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Yong Woo Ji, Hye Min Kim, Sun Young Ryu, Jae Won Oh, Areum Yeo, Chul Young Choi, Myoung Joon Kim, Jong Suk Song, Hyun Seung Kim, Kyoung Yul Seo, Kwang Pyo Kim, Hyung Keun Lee; Changes in Human Tear Proteome Following Topical Treatment of Dry Eye Disease: Cyclosporine A Versus Diquafosol Tetrasodium. Invest. Ophthalmol. Vis. Sci. 2019;60(15):5035-5044. doi: https://doi.org/10.1167/iovs.19-27872.
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To compare the changes in human tear proteome and clinical effects following topical cyclosporine A (CsA) 0.05% or diquafosol tetrasodium (DQS) 3% treatment of dry eye disease (DED), and to identify biomarkers for determining disease severity and treatment effectiveness in DED.
A total of 18 patients were diagnosed with non-Sjögren DED. Nine patients in each group were treated with topical CsA 0.05% or DQS 3% for 4 weeks. Tear samples were collected after evaluation of tear breakup time, corneal and conjunctival erosion staining, and results of Schirmer's test 1 before and after treatment. Proteomes were characterized using liquid chromatography mass spectrometry, and proteins exhibiting a fold change >1.5 or <0.67 (P < 0.05) were considered differentially expressed (DEP).
A total of 794 proteins were identified, with no significant difference observed between pretreatment and posttreatment conditions. Proteomic analysis identified 54 and 106 DEPs between treatment groups (CsA and DQS, respectively), with gene ontology analysis indicating that both treatments enhanced innate and adaptive immune responses and cellular detoxification. Protein-network analysis showed that inflammation associated with the immune response was primarily responsible for the therapeutic process in both groups.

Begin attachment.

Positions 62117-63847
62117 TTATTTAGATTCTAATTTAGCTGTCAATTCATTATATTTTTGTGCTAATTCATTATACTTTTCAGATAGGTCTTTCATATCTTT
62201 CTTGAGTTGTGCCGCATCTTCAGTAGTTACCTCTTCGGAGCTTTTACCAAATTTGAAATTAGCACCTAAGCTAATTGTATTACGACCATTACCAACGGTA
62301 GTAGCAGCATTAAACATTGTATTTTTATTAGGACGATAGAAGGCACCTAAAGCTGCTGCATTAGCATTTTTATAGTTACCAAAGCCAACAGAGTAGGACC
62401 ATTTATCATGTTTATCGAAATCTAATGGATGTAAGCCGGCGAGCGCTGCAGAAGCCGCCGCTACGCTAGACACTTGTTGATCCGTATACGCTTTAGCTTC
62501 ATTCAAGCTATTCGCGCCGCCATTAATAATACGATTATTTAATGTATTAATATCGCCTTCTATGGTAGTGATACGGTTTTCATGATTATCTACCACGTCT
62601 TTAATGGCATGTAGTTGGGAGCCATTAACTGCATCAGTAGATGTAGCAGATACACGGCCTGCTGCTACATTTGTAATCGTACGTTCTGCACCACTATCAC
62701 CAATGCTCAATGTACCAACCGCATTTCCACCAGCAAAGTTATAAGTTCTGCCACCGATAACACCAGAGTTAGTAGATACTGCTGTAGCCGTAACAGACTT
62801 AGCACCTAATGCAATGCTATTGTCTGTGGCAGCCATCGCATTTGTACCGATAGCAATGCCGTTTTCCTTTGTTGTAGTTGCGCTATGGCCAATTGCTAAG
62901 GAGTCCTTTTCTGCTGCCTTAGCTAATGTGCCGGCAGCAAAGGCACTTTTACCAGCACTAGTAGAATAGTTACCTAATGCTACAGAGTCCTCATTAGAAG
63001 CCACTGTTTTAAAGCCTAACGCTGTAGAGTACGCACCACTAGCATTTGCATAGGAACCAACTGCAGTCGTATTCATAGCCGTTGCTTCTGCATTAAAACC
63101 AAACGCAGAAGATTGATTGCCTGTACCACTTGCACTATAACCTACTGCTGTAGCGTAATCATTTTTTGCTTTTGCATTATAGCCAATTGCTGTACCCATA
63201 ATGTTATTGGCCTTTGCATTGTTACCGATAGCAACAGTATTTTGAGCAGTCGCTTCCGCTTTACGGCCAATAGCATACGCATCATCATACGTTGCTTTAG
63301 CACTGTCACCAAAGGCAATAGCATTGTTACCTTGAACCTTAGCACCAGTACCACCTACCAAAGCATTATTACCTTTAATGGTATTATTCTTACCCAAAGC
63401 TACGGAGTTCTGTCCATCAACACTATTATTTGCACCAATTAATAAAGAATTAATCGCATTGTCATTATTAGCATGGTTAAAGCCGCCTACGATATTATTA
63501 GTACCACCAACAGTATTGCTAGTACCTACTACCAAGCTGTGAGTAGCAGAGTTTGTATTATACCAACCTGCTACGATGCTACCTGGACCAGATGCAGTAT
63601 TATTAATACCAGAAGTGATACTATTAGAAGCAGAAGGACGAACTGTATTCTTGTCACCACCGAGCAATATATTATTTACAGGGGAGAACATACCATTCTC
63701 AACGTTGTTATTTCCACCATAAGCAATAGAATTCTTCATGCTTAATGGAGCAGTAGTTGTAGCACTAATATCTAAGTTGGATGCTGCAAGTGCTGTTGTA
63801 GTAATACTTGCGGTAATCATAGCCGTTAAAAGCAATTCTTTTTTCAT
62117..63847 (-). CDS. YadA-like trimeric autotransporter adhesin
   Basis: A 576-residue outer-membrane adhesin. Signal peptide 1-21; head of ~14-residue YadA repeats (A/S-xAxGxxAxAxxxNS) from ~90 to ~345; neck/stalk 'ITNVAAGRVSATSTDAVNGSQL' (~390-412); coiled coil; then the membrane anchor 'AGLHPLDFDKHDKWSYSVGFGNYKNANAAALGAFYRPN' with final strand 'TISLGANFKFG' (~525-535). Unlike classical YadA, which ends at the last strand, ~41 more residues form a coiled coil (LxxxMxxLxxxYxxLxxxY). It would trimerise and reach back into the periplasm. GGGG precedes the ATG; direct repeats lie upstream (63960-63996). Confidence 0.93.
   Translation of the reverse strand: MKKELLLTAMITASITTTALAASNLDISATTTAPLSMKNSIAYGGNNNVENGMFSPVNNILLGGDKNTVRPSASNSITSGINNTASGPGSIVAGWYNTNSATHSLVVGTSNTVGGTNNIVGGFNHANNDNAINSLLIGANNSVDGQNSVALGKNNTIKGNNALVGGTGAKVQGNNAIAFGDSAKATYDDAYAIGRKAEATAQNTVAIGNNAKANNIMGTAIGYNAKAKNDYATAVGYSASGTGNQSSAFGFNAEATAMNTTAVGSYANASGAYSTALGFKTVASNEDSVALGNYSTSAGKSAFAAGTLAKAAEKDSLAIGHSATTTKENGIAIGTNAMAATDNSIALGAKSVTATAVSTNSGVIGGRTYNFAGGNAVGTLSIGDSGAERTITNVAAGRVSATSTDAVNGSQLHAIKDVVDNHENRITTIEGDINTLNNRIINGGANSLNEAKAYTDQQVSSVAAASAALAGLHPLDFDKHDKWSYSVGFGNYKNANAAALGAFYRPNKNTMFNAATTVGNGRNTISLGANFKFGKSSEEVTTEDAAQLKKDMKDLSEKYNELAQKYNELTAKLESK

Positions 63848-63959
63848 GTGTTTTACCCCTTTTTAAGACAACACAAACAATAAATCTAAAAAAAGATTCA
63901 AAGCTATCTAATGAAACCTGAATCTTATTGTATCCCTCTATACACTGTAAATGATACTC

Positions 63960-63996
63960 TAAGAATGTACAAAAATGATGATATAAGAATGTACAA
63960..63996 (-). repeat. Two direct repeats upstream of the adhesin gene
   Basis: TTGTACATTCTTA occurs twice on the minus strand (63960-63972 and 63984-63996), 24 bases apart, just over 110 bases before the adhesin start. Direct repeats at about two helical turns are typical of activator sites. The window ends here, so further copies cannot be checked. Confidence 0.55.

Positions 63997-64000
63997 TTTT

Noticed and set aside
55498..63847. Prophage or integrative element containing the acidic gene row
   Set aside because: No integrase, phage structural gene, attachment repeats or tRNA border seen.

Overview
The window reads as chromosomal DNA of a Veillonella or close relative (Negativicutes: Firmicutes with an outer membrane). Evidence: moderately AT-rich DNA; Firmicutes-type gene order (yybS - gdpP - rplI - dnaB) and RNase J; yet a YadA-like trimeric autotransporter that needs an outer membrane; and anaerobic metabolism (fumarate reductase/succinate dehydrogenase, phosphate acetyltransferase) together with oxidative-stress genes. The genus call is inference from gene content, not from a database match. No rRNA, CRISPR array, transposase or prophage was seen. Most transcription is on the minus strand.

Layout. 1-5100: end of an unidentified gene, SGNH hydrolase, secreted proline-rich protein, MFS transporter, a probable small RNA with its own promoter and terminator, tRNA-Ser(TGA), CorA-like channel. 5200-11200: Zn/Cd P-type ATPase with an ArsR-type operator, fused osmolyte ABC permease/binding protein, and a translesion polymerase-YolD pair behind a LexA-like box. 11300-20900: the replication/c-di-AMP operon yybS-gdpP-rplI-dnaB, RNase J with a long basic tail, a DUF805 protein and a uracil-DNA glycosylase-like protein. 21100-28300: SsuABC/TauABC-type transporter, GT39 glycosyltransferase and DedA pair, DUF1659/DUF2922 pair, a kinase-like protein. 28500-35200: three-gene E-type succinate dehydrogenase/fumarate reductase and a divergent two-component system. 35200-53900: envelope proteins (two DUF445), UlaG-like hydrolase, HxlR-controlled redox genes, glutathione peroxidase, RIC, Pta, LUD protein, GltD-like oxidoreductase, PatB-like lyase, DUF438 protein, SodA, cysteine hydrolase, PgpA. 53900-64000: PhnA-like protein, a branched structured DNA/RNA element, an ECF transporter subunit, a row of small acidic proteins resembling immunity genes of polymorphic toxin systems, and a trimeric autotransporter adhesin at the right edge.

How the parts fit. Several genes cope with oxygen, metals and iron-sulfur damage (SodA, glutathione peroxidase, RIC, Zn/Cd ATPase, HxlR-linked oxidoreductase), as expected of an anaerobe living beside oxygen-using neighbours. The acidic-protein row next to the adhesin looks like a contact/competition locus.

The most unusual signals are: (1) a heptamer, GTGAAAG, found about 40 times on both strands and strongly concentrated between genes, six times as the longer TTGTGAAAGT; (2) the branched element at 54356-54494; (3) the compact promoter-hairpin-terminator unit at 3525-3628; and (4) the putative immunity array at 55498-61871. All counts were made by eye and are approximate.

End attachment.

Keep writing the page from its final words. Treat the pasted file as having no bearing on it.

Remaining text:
These results provide insight into the broad scope of changes at the ocular surface in DED and indicated that although both drugs improved the clinical parameters, the activated tear-specific biomarkers differed significantly between treatments. Our findings suggest that the DEPs identified here and those correlated with the clinical parameters might represent candidate biomarkers for DED.
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